Courtesy of Maurie Lung, Gary Stauffer, and Tony Alvarez|
One of the great things about teaching is that sometimes your students present you with an unexpected gift. That is exactly the case with Balance Challenge. We were teaching a class at the University of Hawaii School of Social Work when one of our students, Warren, invented this activity. His intent was to use it to help a classmate explore the stress she was experiencing from “balancing” so many tasks every single day of her life. It has become a welcome addition to our repertoire of adventure-based family activities but is also useful with groups of any kind. We hope you enjoy it as well.
Activity: Balance Challenge
General Purpose: identifying strengths/resources, providing support
• Setting: Large indoor space (20- by 20-foot room or larger would be ideal) or outdoors
• Number of people: accommodates any size family: larger group = larger space needed
• Supplies: A 30-foot piece of rope or webbing to make an inner circle, a longer rope to make an outer circle, one 12- to 18-inch piece of wooden molding or PVC tubing cut in half for each participant, an assortment of balls (at least 1 per participant), 1 long piece of webbing/rope per participant, paper and pens/pencils.
Set two concentric circles on the floor using rope or webbing – generally about 12 feet apart. Invite participants to write down family strengths or resources on pieces of paper or note cards and then place these papers between the two concentric circles. Once completed, create “designated paths” with lengths of different colored webbing laid in-between the pieces of paper stretching from the outer to the inner concentric circle (see diagram). Some of the paths may go straight through the outer circle to the inner circle; while other paths may meander around the in-between space crossing other paths requiring interaction with other participants to negotiate successfully. Challenge the participants to collect all the strengths and resources and bring them into the inner circle as they walk along the designated paths while balancing a ball (marble, tennis ball, ping pong ball, or yarn ball) on a transport tube (12-24 inch piece of PVC tubing cut in half lengthwise, or equivalent). They can do this one at a time or all at the same time. Discuss and agree on what the consequences will be if a ball falls off or if people step off their designated path (e.g., moving back to the outer boundary, loosing a resource, having to walk backwards).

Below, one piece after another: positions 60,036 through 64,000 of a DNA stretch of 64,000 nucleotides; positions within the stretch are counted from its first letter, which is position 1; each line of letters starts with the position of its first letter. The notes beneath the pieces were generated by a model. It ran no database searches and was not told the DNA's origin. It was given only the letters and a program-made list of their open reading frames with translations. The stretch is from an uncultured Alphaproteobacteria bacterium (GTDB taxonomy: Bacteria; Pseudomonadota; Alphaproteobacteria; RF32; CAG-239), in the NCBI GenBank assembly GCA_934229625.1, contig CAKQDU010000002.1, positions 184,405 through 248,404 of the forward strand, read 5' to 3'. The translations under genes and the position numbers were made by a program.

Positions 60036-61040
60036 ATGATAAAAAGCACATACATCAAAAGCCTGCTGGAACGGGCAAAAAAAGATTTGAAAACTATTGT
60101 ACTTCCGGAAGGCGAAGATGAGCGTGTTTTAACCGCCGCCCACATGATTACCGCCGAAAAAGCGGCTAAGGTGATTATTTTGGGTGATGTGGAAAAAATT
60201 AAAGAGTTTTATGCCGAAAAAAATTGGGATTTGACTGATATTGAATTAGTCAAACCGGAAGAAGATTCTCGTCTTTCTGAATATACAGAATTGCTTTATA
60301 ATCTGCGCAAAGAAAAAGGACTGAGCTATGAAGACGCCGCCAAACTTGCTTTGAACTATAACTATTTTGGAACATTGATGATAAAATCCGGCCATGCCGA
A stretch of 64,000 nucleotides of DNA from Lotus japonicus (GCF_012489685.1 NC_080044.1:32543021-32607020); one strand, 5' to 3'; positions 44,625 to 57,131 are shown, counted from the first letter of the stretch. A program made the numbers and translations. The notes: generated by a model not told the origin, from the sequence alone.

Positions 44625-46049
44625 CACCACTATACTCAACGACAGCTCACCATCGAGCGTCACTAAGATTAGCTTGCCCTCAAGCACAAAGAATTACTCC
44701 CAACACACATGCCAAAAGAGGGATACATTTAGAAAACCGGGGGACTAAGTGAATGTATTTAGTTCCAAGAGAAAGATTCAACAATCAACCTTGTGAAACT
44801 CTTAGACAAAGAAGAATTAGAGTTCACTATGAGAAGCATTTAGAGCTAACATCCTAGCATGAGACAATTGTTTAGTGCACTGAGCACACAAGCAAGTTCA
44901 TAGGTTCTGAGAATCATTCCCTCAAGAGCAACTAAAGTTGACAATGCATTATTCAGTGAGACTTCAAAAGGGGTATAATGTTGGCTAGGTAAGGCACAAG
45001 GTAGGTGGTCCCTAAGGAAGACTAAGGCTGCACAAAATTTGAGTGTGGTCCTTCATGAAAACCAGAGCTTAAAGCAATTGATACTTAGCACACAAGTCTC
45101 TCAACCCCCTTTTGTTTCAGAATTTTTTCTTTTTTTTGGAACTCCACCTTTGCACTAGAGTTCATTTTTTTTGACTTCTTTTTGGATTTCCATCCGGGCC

Potential Themes or Metaphors for Learning
• Pathways: This activity seems to elicit a great deal of information related to the “path” that individual family members utilize as well as how the pattern of the pathways creates a metaphor of functioning within the family system. Potential questions: How were the paths chosen or assigned to individuals? How did this influence your experience or success? How was this pathway similar to or different from what is typical for you? …to expectations by other family members?
• Support: Who, what, where, why, and how family members received support are all useful questions in this activity. Don’t forget to attend to the issue of whether family members were willing to accept support that was offered along the way.
• Sabotage: We have had very meaningful discussions of situations involving one family member deliberately interfering with someone’s progress toward the inner circle. It usually starts as “goofing around” and morphs into something more dynamic and relevant to the family’s initial request for services.
Clinical and Activity Specific Considerations
• Age Range: Accommodations for family members’ ability to read and write may need to be made in this activity. Using family members to assist non-readers/writers is a nice touch.